The findings from this survey also estimated prevalences of recent childhood illnesses. Prevalences of fever and diarrhea were high among children in regions with critical and serious levels of GAM. All regions indicated measles vaccination rates below the 90%--100% level needed to prevent an outbreak (8), even though a measles campaign had reported coverage of 90% among children aged 6 months--14 years, 8 months before the survey (9). This discrepancy might be the result of recall bias, inaccurate estimates of measles coverage, or both. Measles vaccination and use of vitamin A supplements, bed nets, antimalarial drugs, and oral rehydration salts are some of the methods used to prevent and decrease the incidence of childhood illnesses, but access to and availability of these resources are limited in Niger (9). These health resources should be included when planning solutions to decrease acute malnutrition among children.

The findings in this report are subject to at least three limitations. First, the actual GAM level might have been higher than estimated, because the data collection coincided with the harvest, when food was more abundant. Second, food distributed by relief programs might have improved the nutritional status of some children and obscured the extent of the food crisis. Finally, estimates of recent illness came from reports made by the mothers or caretakers of children and were not confirmed by medical records.

As a result of the survey findings, health officials in Niger took immediate action to 1) restore the general food supply by distributing food commodities in all regions with GAM >15% (i.e., Diffa, Maradi, Tahoua, and Zinder); 2) implement supplementary feeding programs for all children in those same four regions until improvement occurred in general food availability and accessibility; 3) improve availability and accessibility of oral rehydration salts for treatment of diarrhea; and 4) vaccinate all children aged 9 months--15 years for measles to maintain coverage greater than 90% and distribute vitamin A supplements to them. Further analyses of the direct and indirect causes of malnutrition are needed to target interventions that will improve the health and nutritional status of children in Niger.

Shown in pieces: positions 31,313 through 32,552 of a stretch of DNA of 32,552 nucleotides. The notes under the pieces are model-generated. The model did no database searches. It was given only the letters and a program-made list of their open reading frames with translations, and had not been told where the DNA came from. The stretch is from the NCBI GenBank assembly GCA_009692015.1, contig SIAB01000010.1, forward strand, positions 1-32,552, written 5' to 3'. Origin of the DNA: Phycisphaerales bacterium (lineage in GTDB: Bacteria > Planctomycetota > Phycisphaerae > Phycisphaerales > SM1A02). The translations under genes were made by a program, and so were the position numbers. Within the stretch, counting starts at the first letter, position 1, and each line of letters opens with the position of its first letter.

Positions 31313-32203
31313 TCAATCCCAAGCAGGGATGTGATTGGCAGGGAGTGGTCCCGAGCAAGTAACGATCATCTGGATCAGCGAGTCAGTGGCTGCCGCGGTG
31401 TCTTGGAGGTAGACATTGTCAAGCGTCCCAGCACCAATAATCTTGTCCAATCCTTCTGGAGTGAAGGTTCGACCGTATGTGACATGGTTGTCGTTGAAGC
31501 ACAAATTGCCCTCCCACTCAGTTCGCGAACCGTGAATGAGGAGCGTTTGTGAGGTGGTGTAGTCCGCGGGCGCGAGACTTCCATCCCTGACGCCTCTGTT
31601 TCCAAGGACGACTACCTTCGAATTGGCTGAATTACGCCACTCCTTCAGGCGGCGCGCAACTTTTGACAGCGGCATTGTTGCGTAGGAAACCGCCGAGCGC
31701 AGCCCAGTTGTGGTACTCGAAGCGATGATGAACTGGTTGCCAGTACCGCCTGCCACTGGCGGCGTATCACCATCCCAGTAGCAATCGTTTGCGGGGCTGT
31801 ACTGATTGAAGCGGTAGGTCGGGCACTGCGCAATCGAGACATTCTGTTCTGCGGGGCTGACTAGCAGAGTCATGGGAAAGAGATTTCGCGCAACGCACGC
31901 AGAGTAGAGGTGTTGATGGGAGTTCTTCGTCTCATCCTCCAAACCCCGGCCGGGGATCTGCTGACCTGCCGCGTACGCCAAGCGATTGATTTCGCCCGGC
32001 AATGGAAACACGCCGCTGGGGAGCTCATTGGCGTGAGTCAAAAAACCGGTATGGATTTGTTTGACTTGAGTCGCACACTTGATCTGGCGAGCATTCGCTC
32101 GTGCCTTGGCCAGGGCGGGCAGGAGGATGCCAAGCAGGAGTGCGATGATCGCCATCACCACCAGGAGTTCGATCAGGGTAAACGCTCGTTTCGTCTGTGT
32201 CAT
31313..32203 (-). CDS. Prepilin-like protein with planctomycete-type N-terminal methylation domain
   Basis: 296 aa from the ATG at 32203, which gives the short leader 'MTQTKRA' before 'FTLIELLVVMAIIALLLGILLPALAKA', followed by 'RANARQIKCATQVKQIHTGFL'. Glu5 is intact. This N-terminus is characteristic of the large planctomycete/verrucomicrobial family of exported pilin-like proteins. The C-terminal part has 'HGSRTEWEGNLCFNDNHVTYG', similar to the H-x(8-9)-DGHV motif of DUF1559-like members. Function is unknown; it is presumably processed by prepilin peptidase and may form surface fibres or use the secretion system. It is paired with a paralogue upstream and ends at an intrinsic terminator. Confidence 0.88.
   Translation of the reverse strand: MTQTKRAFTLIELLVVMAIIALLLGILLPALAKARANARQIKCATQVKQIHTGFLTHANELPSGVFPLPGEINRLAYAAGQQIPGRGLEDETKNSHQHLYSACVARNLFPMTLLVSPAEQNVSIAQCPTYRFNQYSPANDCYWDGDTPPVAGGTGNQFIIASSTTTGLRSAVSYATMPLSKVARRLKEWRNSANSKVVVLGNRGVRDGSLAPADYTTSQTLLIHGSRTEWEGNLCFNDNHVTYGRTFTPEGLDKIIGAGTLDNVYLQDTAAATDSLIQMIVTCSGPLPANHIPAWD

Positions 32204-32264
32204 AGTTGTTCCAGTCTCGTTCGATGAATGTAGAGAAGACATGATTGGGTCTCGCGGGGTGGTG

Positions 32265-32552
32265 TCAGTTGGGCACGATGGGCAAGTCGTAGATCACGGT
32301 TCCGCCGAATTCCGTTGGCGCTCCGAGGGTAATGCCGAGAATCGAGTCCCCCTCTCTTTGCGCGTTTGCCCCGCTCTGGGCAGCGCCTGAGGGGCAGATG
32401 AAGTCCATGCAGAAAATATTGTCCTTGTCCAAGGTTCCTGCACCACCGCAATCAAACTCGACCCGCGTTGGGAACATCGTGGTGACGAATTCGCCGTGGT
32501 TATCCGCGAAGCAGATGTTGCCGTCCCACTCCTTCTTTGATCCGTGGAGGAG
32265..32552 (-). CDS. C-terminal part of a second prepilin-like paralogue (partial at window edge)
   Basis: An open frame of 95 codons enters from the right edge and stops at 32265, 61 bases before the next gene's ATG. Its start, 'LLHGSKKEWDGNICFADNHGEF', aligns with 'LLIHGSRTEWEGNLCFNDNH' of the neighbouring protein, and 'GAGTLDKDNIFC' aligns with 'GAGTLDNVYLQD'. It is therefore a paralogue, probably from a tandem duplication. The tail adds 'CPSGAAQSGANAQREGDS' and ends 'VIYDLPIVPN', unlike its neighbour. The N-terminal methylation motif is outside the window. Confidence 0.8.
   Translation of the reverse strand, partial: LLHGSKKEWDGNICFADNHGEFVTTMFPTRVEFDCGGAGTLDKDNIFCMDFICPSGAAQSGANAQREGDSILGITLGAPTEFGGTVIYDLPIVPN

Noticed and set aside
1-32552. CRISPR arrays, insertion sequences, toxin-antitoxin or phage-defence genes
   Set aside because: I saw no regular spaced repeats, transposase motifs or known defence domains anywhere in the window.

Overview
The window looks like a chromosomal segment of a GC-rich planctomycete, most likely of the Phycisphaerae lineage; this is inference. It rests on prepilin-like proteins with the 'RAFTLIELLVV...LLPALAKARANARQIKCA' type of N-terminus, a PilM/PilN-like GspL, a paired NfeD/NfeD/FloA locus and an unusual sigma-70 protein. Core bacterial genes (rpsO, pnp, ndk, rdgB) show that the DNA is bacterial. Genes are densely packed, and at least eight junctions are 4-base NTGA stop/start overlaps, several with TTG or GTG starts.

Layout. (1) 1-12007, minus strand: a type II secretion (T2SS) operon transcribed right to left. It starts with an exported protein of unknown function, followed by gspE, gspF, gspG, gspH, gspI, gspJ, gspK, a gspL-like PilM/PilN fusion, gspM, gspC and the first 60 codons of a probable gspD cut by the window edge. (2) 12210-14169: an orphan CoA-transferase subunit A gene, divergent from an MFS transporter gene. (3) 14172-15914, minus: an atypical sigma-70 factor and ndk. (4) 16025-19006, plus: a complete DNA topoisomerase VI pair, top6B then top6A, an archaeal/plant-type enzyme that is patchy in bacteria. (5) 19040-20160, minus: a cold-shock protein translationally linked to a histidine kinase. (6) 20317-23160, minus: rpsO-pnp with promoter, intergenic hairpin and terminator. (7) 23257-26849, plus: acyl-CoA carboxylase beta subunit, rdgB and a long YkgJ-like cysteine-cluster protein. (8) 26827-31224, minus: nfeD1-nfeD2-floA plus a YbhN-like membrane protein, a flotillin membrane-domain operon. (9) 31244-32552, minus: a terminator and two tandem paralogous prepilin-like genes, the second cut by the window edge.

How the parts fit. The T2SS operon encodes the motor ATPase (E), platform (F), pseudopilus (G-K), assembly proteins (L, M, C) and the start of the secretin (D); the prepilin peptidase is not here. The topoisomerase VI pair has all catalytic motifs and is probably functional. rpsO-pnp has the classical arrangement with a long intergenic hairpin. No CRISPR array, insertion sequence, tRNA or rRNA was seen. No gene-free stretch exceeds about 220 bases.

References

  1. United Nations World Food Programme. WFP's Niger appeal triples to help 2.5 million people facing extreme hunger. Rome, Italy: United Nations World Food Programme; 2005. Available at http://www.wfp.org/english/?moduleid=137&key=1355.
  2. Médecins Sans Frontières. Alarming results in Niger nutrition survey. Geneva, Switzerland: Médecins Sans Frontières; 2005. Available at    http://www.msf.org/msfinternational/invoke.cfm?component=article&objectid=66259ba7-e018-0c72-092b4a99a8b7cc35&method=full_html.
  3. République du Niger et UNICEF. Enquête à indicateurs multiples 2000 (MICS2). Niamey, Niger: République du Niger et UNICEF; 2000.
  4. Niger Bureau Central du Recensement. Resultats definitifs: Repartition par sexe et par groupe d'ages de la population du Niger en 2001. Niamey, Niger: Niger Bureau Central du Recensement; 2004.
  5. World Health Organization. Physical status: the use and interpretation of anthropometry. Report of a WHO expert committee. World Health Organ Tech Rep Ser 1995;854:1--452.
  6. Boelaert M, Davis A, Le Lin B, eds. Nutrition guidelines. Paris, France: Médecins Sans Frontières; 1995.
  7. World Health Organization. The management of nutrition in major emergencies. Geneva, Switzerland: World Health Organization; 2000.
  8. World Health Organization. Fact sheet no. 286: measles. Geneva, Switzerland: World Health Organization; 2006. Available at http://www.who.int/mediacentre/factsheets/fs286/en.
  9. World Health Organization. Niger: communicable diseases risk assessment July 2005. Geneva, Switzerland: World Health Organization; 2005. Available at http://www.who.int/malaria/docs/Niger_CDRisk.pdf.


Table 1

Table 1
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Table 2

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Figure

Figure 3